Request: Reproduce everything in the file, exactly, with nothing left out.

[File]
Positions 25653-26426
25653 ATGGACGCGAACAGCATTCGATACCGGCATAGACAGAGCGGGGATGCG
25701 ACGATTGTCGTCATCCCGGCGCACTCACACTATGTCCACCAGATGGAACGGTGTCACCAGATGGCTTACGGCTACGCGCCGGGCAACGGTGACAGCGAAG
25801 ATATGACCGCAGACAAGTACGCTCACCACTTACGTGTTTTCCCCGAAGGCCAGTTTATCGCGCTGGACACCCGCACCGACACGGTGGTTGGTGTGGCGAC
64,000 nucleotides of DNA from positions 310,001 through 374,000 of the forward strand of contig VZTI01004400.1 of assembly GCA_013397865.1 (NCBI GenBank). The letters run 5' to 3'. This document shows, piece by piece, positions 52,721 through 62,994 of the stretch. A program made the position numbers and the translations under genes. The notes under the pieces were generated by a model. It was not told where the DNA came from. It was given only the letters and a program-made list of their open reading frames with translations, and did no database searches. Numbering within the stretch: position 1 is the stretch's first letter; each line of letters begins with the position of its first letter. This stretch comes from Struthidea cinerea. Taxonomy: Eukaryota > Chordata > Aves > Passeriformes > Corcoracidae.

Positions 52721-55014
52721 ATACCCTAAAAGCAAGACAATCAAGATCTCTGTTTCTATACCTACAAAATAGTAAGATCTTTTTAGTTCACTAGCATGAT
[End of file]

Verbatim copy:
Positions 25653-26426
25653 ATGGACGCGAACAGCATTCGATACCGGCATAGACAGAGCGGGGATGCG
25701 ACGATTGTCGTCATCCCGGCGCACTCACACTATGTCCACCAGATGGAACGGTGTCACCAGATGGCTTACGGCTACGCGCCGGGCAACGGTGACAGCGAAG
25801 ATATGACCGCAGACAAGTACGCTCACCACTTACGTGTTTTCCCCGAAGGCCAGTTTATCGCGCTGGACACCCGCACCGACACGGTGGTTGGTGTGGCGAC
64,000 nucleotides of DNA from positions 310,001 through 374,000 of the forward strand of contig VZTI01004400.1 of assembly GCA_013397865.1 (NCBI GenBank). The letters run 5' to 3'. This document shows, piece by piece, positions 52,721 through 62,994 of the stretch. A program made the position numbers and the translations under genes. The notes under the pieces were generated by a model. It was not told where the DNA came from. It was given only the letters and a program-made list of their open reading frames with translations, and did no database searches. Numbering within the stretch: position 1 is the stretch's first letter; each line of letters begins with the position of its first letter. This stretch comes from Struthidea cinerea. Taxonomy: Eukaryota > Chordata > Aves > Passeriformes > Corcoracidae.

Positions 52721-55014
52721 ATACCCTAAAAGCAAGACAATCAAGATCTCTGTTTCTATACCTACAAAATAGTAAGATCTTTTTAGTTCACTAGCATGAT